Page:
But What's Right For Me?

The environment you use is largely determined by your situation. With appropriate permissions you have much more freedom and flexibility to create a more stimulating environment. However, even without permissions, you can still very easily take elements of a system and incorporate what you can.

For instance, rotational grazing can be achieved by simply dividing your pasture with electric tape into three paddocks. If the horses are kept on each paddock for 2 weeks, then that means each paddock is rested for 4 weeks.

Barefoot trimmer and bodyworker Chris Sharp wrote about her experiences implementing a cheap Equicentral environment, outlined in an article titled Equicentral System On A Budget.

You may find that you use one of the above systems only when the need arises. For instance, using strip-grazing when recovering from an injury or to manage a metabolic issue.

If you already have a barefoot horse and have improvements in the foot have reached a plateau, or you do not have the time to exercise the horse enough, then systems that incorporate surfaces can improve the foot whilst you are at work, at home etc. Setting up this kind of environment before you transition to barefoot will greatly accelerate the transitional process and result in a healthier foot much quicker.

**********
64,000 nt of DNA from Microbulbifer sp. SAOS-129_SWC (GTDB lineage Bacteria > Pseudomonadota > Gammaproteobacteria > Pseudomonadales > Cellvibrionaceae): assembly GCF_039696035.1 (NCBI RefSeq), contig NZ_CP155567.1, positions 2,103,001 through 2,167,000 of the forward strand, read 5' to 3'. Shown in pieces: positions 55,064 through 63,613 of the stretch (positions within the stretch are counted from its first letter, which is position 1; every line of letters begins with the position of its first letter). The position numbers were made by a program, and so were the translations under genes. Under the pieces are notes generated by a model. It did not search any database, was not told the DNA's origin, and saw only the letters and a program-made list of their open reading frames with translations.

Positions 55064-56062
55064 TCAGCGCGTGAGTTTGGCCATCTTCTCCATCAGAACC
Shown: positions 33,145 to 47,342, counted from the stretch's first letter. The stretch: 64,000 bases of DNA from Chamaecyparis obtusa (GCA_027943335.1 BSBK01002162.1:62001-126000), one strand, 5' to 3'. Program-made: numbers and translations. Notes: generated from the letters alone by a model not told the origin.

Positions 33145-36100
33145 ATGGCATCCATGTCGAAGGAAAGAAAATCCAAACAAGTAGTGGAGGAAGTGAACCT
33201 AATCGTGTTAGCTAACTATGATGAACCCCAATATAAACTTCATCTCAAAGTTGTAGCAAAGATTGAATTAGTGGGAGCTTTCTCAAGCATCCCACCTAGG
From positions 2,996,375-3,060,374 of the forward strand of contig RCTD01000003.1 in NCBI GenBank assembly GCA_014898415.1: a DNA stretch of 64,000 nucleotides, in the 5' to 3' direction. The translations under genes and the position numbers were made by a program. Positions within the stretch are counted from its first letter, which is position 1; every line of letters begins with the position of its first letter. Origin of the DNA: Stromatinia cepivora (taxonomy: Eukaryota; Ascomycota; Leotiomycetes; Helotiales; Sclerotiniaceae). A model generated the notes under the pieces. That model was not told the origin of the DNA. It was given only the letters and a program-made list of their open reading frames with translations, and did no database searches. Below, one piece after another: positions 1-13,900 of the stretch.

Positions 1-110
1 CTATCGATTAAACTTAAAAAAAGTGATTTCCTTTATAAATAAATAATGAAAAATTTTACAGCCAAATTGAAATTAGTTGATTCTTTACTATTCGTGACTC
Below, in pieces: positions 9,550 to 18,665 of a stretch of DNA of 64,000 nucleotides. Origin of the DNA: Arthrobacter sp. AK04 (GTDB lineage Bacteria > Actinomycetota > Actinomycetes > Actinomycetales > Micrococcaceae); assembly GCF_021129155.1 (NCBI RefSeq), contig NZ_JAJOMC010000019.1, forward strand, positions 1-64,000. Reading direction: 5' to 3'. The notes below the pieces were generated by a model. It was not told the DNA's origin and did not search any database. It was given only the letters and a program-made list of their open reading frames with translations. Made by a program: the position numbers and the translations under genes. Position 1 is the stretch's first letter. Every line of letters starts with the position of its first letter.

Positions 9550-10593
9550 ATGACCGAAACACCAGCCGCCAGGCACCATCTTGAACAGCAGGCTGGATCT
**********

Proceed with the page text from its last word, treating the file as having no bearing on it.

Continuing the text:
Further Reading

Rotational Grazing for Michigan Horses, Karen Waite, MSU Extension, January 2014
Grazing Systems, Buckingham, McCalman & Powell, IBERS Grassland Development Centre, Farming Connect, February 2013
Manure and Pasture Management for Horse Owners: Better Management of Your Horse's Pasture, Alberta Agriculture & Forestry
Grazing Strategies for Horse Pastures, Lori K. Warren, PhD Extension Equine Specialist, Colorado State University
What is Management-intensive Grazing (MiG) and what can it do for my farm?
www.onpasture.com - a great resource for all grazing related articles

References

1)Cell Grazing - The First 10 Years in Australia by Terry McCosker, published in Tropical Grasslands (2000) Volume 34, 207-218

2)Managing Established Horse Pastures Krishona Martinson PhD & Paul Peterson PhD, University of Minnesota